What is Ambrosia Maple?

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Forum topic by fisherdoug09 posted 10-17-2012 04:54 PM 4169 views 0 times favorited 26 replies Add to Favorites Watch
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111 posts in 1764 days

10-17-2012 04:54 PM

Hi fellow Lumberjocks, a question, about Ambrosia Maple. I live in western Montana and have a very limited source of hardwood suppliers. I have seen over time many of you have made wood projects from Ambrosia Maple. I asked my local hardwood dealer about this and he has never heard of it. Is there another name for this wood? Its a beautiful wood and I would like to find a source for it. Thanks Doug

26 replies so far

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Bill White

4021 posts in 3050 days

#1 posted 10-17-2012 04:59 PM

As I understand it, the maple is “infected” by the ambrosia beetle which causes the coloring in the wood.
Hope this helps. Might wanna Google to get a more definitive answer.


View Cosmicsniper's profile


2202 posts in 2248 days

#2 posted 10-17-2012 05:00 PM

It’s maple that is affected by the ambrosia beetle once the tree is dying or dead. It leaves unique looking tunnels/figure in maple. The beetle affects other woods too, but people are most attracted to the maple.

-- jay,

View Tennessee's profile


2017 posts in 1604 days

#3 posted 10-17-2012 05:03 PM

Never heard it called anything but Ambrosia maple. Pretty common here in the South. Just a beautiful wood.

-- Paul, Tennessee,

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2202 posts in 2248 days

#4 posted 10-17-2012 05:03 PM

BTW, you see more and more luthiers using it for their guitars, like in this back and side set here…

It’s kinda pretty when finished up.

-- jay,

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2202 posts in 2248 days

#5 posted 10-17-2012 05:06 PM

Yep,I know that some species of the ambrosia attack walnut and oak as well. I’m sure there are others. Maple is the common, pretty one.

-- jay,

View CharlieM1958's profile


16143 posts in 3308 days

#6 posted 10-17-2012 07:07 PM

Another example:

-- Charlie M. "Woodworking - patience = firewood"

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2202 posts in 2248 days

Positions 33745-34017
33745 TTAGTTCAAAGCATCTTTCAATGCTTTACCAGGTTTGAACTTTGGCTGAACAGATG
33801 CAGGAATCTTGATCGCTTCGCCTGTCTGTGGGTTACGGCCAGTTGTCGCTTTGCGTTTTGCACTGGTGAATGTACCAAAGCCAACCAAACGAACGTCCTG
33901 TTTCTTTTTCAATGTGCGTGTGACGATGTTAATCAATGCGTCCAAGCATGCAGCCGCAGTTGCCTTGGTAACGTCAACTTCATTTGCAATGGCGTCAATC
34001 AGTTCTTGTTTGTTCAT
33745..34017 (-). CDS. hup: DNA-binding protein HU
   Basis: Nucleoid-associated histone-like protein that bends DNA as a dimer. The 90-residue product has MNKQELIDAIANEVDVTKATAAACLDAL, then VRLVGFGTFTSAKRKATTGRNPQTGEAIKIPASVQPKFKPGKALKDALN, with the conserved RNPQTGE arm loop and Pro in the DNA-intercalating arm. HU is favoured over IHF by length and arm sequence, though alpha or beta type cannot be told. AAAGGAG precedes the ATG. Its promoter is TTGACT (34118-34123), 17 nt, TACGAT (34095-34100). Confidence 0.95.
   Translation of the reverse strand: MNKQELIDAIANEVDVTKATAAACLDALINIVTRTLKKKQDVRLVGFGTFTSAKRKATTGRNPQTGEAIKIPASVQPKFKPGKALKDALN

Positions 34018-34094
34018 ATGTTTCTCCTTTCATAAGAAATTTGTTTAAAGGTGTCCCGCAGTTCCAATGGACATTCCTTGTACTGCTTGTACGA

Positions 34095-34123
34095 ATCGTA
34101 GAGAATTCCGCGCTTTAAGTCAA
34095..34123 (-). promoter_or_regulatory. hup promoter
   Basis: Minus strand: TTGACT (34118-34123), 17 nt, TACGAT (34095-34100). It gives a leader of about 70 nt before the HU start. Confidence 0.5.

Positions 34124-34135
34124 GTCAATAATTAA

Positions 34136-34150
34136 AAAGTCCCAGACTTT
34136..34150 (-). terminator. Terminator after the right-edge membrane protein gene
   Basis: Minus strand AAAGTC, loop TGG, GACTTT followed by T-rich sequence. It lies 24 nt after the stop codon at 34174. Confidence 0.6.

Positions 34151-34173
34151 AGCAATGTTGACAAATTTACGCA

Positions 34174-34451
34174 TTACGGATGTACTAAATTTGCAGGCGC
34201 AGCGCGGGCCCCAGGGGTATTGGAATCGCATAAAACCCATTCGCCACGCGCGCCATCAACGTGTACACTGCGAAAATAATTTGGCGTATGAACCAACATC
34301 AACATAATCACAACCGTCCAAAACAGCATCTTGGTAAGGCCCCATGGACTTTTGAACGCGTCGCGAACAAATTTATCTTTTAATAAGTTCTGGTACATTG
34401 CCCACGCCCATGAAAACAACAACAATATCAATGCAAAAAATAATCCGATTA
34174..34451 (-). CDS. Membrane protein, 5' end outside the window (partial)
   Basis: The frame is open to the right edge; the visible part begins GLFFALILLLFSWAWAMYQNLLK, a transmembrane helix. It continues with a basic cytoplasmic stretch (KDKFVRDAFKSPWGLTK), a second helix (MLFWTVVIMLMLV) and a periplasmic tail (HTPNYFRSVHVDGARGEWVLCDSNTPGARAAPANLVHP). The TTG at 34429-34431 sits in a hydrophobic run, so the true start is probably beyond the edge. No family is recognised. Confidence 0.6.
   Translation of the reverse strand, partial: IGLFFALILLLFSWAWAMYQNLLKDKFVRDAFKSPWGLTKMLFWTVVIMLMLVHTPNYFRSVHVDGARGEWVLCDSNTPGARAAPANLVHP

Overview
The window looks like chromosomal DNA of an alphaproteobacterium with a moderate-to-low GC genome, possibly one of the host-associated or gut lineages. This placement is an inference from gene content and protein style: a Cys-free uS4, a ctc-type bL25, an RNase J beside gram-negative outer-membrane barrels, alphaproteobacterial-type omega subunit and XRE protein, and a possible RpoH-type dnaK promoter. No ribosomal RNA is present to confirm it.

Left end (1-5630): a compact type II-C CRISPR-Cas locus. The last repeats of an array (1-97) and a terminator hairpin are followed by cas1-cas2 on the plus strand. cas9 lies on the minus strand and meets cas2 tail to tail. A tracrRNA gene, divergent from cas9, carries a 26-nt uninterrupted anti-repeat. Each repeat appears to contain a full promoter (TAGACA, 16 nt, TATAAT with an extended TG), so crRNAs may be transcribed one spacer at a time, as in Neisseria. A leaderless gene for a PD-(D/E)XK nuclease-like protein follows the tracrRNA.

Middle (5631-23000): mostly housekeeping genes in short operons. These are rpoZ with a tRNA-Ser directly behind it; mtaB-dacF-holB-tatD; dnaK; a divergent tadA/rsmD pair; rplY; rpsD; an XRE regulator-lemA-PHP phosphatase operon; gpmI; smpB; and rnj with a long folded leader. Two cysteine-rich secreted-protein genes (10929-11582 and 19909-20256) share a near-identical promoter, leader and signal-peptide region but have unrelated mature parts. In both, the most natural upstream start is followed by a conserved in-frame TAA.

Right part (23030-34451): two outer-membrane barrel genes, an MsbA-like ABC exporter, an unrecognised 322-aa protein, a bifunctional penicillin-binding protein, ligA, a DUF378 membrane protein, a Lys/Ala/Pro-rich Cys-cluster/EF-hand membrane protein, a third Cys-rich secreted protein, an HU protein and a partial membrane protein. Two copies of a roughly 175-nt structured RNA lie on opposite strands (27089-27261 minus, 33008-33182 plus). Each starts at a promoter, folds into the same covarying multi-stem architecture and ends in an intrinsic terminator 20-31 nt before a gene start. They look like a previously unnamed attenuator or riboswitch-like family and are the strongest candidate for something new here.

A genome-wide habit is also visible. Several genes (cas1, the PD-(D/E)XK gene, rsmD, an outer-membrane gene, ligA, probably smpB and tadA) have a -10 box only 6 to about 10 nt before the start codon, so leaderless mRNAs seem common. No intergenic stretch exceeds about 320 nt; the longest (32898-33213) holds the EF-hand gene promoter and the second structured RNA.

#7 posted 10-17-2012 07:08 PM

Gorgeous, Charlie!

-- jay,

View SASmith               's profile


1810 posts in 2077 days

#8 posted 10-17-2012 07:26 PM

My local sawmill calls it wormy maple. Most ambrosia maple around here comes from Silver Maple. I have seen it in Sugar Maple and Sycamore too.
The discoloration is caused by ambrosia fungi which is carried by the ambrosia beetle.

-- Scott Smith, Southern Illinois

View chrisstef's profile


13588 posts in 2096 days

#9 posted 10-17-2012 08:45 PM

Ive heard it called wormy maple up here in new england as well. Great to work with and if you can find curly ambrosia maple its amazing looking.

-- "there aren’t many hand tools as awe-inspiring as the #8 jointer. I mean, it just reeks of cast iron heft and hubris" - Smitty

View WDHLT15's profile


1416 posts in 1566 days

#10 posted 10-18-2012 02:34 AM

I think that it is very beautiful. All the work of a little beetle and a hitchhiking fungus!

-- Danny Located in Perry, GA. Forester. Wood-Mizer LT40HD35 Sawmill. Nyle L53 Dehumidification Kiln.

View huff's profile


2826 posts in 2375 days

#11 posted 10-18-2012 12:15 PM

Another example of wormy maple (Ambrosia Maple).

-- John @

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2202 posts in 2248 days

#12 posted 10-18-2012 12:42 PM

Awesome box, John!

-- jay,

View bondogaposis's profile


3451 posts in 1441 days

#13 posted 10-18-2012 12:43 PM

Here is a quote from Wikipedia on the subject.

“Ambrosia beetles are beetles of the weevil subfamilies Scolytinae and Platypodinae (Coleoptera, Curculionidae), which live in nutritional symbiosis with ambrosia fungi and probably with bacteria. The beetles excavate tunnels in dead trees in which they cultivate fungal gardens, their sole source of nutrition. After landing on a suitable tree, an ambrosia beetle excavates a tunnel in which it releases spores of its fungal symbiont. The fungus penetrates the plant’s xylem tissue, digests it, and concentrates the nutrients on and near the surface of the beetle gallery. The majority of ambrosia beetles colonize xylem (sapwood and/or heartwood) of dying or recently dead trees. Species differ in their preference for different parts of trees, different stages of deterioration, in the shape of their tunnels (“galleries”).

So Ambrosia maple is wood from a tree that has had fungus introduced by the Ambrosia beetle, it creates a very striking and random patterns in the wood. Beautiful stuff.

-- Bondo Gaposis

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2826 posts in 2375 days

#14 posted 10-18-2012 12:46 PM

Thanks Jay,

it’s actually a full size chest. I got the idea while making a band saw box one day.

-- John @

View Bluepine38's profile


3223 posts in 2175 days

#15 posted 10-18-2012 02:14 PM

Have you tried Superior Hardwood, just before you get to Missoula on the south side of hwy 93? They have
a pretty good selection and are very knowledgeable. If you need special wood, they can order it. A friend
just got a good selection of long mahogany boards in to redo a Chris Craft he is restoring. Hope you are having
fun with your fishing, and that the smoke is finally gone from your valley for the year.

-- As ever, Gus-the 76 yr young apprentice carpenter

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